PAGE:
Many of you will have noticed that our planning application to develop the northern edge of our campus has generated a high level of interest. I am taking this opportunity to comment upon some of the issues raised by those that oppose this enabling development.
Improving our Sports Facilities
We are being told that we are planning to build a Sports Hall. This is not the case, we are not building a Sports Hall. Today we have submitted a separate planning application for an all-weather 3G pitch to replace one of the pitches to the South of the College. This facility will be for the use of the College as well as other schools on campus and community groups. We will use the opportunity that the installation of the 3G pitch provides to enhance the quality of the adjacent pitch. The upgrade to our sports facilities will be paid for from the receipt received from the land development. The top football pitch will not be affected by the new residential buildings.
Many of the respondents give the impression that the land surrounding the College is for public recreation and that the development will deprive them of its use. The College grounds are in fact private property although we have granted permissive access to local residents. However, this is retained at the discretion of the College, and there is no right of access onto this site. Some respondents assert that we would close access to the site from Surrenden Road. That is not the case and the College have recognised the value for local people and students to access the site here and so have prioritised its retention.
Impact on our Environment
Some respondents claim that the land we seek to develop is a nature reserve opened by the Local Authority. That is also not the case. Several Varndean College staff requested permission to allow a part of the land to return to its natural state. A request we were very happy to agree to and in pursuing this application, we were eager to identify what impact this might have. We have taken the utmost care to ensure that we comply with planning regulations.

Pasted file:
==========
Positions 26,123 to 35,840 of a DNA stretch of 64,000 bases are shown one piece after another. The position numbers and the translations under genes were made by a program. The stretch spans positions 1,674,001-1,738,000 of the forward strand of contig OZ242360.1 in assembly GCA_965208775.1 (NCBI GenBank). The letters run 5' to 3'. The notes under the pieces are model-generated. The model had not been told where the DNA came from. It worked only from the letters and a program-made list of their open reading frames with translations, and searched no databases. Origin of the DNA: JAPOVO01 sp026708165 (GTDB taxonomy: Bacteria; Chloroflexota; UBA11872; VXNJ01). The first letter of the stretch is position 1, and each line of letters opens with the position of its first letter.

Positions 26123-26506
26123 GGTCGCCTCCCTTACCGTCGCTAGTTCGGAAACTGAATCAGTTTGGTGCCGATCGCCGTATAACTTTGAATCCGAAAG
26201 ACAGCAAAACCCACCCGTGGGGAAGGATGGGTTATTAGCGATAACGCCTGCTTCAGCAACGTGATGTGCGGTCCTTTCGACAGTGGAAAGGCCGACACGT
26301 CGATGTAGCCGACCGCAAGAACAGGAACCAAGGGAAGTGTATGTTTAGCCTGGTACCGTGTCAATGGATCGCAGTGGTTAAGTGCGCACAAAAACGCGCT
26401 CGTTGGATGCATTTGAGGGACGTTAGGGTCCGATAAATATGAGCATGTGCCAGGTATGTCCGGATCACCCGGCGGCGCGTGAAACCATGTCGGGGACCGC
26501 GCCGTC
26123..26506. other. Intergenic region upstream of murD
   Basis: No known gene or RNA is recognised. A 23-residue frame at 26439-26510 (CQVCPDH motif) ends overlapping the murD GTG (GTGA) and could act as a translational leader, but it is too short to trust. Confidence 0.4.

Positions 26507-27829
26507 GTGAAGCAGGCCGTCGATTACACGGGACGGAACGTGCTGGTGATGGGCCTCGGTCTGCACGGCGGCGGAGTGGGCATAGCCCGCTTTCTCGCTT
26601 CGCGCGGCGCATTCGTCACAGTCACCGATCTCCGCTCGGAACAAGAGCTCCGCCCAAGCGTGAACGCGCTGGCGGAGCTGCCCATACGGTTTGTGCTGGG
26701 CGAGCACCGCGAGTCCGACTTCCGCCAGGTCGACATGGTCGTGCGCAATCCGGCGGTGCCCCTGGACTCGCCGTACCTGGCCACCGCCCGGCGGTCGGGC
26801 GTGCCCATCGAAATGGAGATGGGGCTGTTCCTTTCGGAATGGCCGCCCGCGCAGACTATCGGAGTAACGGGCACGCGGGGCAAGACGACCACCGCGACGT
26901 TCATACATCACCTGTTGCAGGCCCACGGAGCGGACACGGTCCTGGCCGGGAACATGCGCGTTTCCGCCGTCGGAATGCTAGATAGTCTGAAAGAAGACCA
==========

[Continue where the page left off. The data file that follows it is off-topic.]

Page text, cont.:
We have undertaken a preliminary ecological appraisal to ensure any potential ecology impacts are fully understood, and have then commissioned a reptile survey to ensure there will be no impact on protected species. This survey has confirmed that there are no protected reptile species on the application site. We have identified an alternate location for the biodiversity area, which provides the opportunity to enhance and manage the biodiversity offer on site.
Some respondents imply that several Elm trees are at risk, we are having a report produced to ensure no detrimental impact on street trees. We have assessed the potential for archaeology and determined that the scheme will have no negative impact.
Many respondents raise the issue of road traffic, congestion and parking. We have commissioned a Transport Assessment to ensure that we are fully aware of the traffic generation impacts and can mitigate against these and we are providing off street parking (car and cycle) for each unit.
Meeting City Needs
Some respondents express regret at the loss of a view across the City and that building houses here doesn’t make sense as the houses will be unaffordable to most. We have engaged an architect who has designed a scheme of; maximum sensitivity to existing residents, setting it into the hill, of excellent design and sustainability credential and one that is policy compliant on affordable housing (30%).
Lastly some respondents have queried the morality of allowing a development that lines the pockets of property developers. The College has progressed this development to outline planning application in order to ensure that the any receipt is utilised in full to support the aspirations of the College and our students. There is no middle person taking their cut. This is an enabling application that will benefit the community at large.
Thank you for taking the time to read this.